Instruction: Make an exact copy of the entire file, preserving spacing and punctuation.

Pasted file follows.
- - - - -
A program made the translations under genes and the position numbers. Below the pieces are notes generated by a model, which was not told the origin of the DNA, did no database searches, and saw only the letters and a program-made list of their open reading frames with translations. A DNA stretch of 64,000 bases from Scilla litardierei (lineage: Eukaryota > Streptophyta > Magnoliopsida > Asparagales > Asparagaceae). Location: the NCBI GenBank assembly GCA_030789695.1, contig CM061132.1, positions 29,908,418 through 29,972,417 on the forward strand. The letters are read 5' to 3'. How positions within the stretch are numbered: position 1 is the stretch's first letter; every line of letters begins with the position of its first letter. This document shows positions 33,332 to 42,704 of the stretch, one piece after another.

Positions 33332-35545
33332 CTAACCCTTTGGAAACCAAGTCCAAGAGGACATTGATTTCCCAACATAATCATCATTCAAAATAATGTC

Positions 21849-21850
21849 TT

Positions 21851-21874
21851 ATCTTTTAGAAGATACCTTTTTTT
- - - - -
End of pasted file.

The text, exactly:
A program made the translations under genes and the position numbers. Below the pieces are notes generated by a model, which was not told the origin of the DNA, did no database searches, and saw only the letters and a program-made list of their open reading frames with translations. A DNA stretch of 64,000 bases from Scilla litardierei (lineage: Eukaryota > Streptophyta > Magnoliopsida > Asparagales > Asparagaceae). Location: the NCBI GenBank assembly GCA_030789695.1, contig CM061132.1, positions 29,908,418 through 29,972,417 on the forward strand. The letters are read 5' to 3'. How positions within the stretch are numbered: position 1 is the stretch's first letter; every line of letters begins with the position of its first letter. This document shows positions 33,332 to 42,704 of the stretch, one piece after another.

Positions 33332-35545
33332 CTAACCCTTTGGAAACCAAGTCCAAGAGGACATTGATTTCCCAACATAATCATCATTCAAAATAATGTC

Positions 21849-21850
21849 TT

Positions 21851-21874
21851 ATCTTTTAGAAGATACCTTTTTTT